The linear regression model showed the smallest head volume and head circumference measurements in RBC folate Q3 (1343–1594 nmol/l) compared with Q1 (466–1078 nmol/l), Q2 (1079–1342 nmol/l) and Q4 (1595–2919 nmol/l) at both 9 and 11 weeks of gestational age in most cases. At 9 weeks of gestational age, a significantly larger head volume measurement in the upper RBC folate quartile (Q4) was shown in model 1 (β = 0.233, 95% CI 0.013, 0.452, P = 0.04); in model 2 the values were β = 0.239, 95% CI –0.004, 0.481, P = 0.05). At 11 weeks of gestational age, the significantly largest head volume measurements were shown in RBC folate Q1 in model 1 (β = 0.735, 95% CI 0.169, 1.300, P = 0.01) and the fully adjusted model 2 (β = 0.886, 95% CI 0.286, 1.447, P = 0.004). The second largest head volume measurements were shown in RBC folate Q4 in model 1 (β = 0.661, 95% CI 0.116, 1.205, P = 0.02) and in model 2 (β = 0.764, 95% CI 0.209, 1.319, P = 0.007). The significantly largest head circumference measurements occurred in RBC folate Q4 at 11 weeks of gestational age in the fully adjusted model 2 (β = 2.745, 95% CI 0.340, 5.149, P = 0.03).
      Supplementary Table 4 shows the linear regression model outcomes of the head measurements (head volume and head circumference), adjusted for embryonic volume: at 9 weeks of gestational age a significantly largest head volume measurement in the upper quartile (Q4) was shown in model 1 (β = 0.113, 95% CI 0.002, 0.223, P = 0.046) and a trend was shown in model 2 (β = 0.110, 95% CI –0.008, 0.227, P = 0.07). At 11 weeks of gestational age a significantly largest head volume measurement in the lower RBC folate quartile (Q1) was shown in model 1 (β = 0.444, 95% CI 0.077, 0.811, P = 0.02) and model 2 (β = 0.409, 95% CI 0.015, 0.802, P = 0.042).

       Brain measurement outcomes

      As shown in Table 3, there was no statistically significant association between the different RBC folate quartiles and brain measurements, at both 9 and 11 weeks of gestational age in both models.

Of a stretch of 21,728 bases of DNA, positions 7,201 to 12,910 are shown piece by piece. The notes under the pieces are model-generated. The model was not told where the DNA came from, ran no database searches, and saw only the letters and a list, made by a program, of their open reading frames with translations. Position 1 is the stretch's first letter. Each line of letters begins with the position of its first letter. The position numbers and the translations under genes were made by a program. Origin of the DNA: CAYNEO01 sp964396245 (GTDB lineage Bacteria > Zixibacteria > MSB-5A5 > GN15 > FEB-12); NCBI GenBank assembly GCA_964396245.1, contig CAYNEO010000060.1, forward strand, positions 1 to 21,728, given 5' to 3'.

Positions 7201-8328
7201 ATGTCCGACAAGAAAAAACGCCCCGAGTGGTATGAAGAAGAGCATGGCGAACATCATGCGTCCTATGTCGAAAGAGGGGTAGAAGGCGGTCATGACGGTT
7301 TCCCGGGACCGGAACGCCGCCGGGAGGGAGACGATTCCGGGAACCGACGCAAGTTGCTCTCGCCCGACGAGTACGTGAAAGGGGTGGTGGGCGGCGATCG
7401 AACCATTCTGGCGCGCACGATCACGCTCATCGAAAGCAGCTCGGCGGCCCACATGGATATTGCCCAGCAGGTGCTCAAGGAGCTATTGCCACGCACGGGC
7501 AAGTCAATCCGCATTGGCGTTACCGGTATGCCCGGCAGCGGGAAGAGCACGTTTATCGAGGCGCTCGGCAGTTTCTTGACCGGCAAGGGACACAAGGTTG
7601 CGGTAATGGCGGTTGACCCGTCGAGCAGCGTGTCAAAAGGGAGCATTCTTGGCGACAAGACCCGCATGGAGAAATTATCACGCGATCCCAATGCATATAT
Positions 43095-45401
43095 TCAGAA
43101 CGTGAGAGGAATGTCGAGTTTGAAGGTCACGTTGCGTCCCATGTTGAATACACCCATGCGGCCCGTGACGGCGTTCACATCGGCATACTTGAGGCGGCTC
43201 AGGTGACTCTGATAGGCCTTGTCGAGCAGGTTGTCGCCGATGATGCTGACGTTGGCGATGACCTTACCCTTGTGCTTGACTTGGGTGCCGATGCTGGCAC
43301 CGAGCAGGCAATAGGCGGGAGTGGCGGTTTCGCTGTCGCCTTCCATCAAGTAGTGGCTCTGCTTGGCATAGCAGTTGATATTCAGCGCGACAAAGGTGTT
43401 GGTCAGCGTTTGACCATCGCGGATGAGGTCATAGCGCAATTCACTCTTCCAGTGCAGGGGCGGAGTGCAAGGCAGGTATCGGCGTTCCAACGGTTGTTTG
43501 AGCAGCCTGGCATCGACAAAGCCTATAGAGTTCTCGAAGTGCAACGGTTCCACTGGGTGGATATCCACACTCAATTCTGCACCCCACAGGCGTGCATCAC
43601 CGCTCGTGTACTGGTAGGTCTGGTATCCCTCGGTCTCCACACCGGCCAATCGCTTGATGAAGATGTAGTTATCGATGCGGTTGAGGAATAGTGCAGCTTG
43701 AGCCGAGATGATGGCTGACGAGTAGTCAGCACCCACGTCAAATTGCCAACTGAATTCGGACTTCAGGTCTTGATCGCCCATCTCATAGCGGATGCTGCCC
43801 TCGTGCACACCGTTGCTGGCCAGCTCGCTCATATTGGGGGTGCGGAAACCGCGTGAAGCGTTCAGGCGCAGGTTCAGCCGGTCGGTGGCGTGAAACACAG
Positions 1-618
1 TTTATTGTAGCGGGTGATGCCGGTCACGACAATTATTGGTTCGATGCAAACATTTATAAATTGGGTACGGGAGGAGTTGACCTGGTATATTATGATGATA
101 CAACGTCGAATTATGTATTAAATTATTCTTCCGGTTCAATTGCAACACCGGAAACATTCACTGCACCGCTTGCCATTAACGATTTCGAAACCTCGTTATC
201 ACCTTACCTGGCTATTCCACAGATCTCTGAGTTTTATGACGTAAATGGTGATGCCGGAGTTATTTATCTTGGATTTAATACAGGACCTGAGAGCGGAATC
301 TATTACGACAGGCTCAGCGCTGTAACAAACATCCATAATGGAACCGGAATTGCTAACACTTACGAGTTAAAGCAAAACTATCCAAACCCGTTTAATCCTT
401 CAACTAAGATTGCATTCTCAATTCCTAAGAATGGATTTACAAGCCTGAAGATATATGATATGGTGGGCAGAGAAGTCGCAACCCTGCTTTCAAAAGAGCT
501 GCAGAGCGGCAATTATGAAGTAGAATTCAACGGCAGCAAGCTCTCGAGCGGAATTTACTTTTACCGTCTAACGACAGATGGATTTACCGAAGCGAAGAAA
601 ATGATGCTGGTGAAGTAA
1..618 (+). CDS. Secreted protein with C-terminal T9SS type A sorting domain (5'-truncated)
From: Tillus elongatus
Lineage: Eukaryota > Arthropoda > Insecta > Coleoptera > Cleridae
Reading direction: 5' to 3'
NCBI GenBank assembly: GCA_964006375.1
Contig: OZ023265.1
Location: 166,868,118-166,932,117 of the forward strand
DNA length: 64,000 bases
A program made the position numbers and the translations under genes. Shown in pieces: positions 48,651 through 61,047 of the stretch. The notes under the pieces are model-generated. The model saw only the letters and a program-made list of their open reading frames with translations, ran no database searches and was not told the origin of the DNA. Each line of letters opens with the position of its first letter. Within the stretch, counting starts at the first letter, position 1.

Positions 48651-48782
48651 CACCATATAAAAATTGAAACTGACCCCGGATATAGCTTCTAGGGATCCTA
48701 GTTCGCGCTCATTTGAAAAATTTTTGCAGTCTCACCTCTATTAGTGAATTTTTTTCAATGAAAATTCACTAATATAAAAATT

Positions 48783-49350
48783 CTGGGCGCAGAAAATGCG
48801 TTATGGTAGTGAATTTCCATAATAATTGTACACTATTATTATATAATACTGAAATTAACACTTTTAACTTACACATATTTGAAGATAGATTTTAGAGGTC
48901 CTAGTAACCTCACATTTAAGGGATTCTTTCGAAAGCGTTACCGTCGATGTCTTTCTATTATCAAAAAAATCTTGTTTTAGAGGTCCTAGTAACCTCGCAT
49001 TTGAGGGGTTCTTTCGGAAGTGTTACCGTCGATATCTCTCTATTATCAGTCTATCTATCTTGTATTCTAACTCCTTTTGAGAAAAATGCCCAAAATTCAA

Discussion

      This explorative prospective cohort study, conducted at a tertiary hospital setting and including 144 pregnancies, showed that sizes of the human embryonic head (head volume, head circumference) are related to maternal RBC folate status. The different RBC folate quartiles showed a U-shaped association with the head measurements, with RBC folate Q3 as reference and thereby the smallest measurements and the largest measurements in Q1 and Q4. There was no statistically significant association between the different RBC folate quartiles and the sizes of the DTD, MTD, TTL and TTR, at both 9 and 11 weeks of gestational age. However, measurements of DTD and TTL at 11 weeks of gestational age showed approximately the same U-shaped trend between the variables as the previously discussed head measurements, with RBC folate Q3 as the variable showing the smallest measurements and Q1 showing the largest. TTR at 11 weeks of gestational age showed a similar pattern with the difference that the RBC folate Q2 provided the smallest measurements instead of Q3. Measurements of the DTD at 9 weeks of gestational age and MTD measurements at both 9 and 11 weeks of gestational age showed a totally different pattern, with the largest measurements in the two lower RBC folate quartiles. It was concluded that maternal RBC folate status is associated with head sizes. Additional adjustment for embryonic volume also shows a comparable U-shaped trend at 9 and 11 weeks of gestational age of the head volume measurements, although effect sizes were reduced and there were fewer statistically significant differences. No significant difference was shown between the head volume measurement in the upper quartile (Q4) and the reference quartile (Q3) in the adjusted model 2.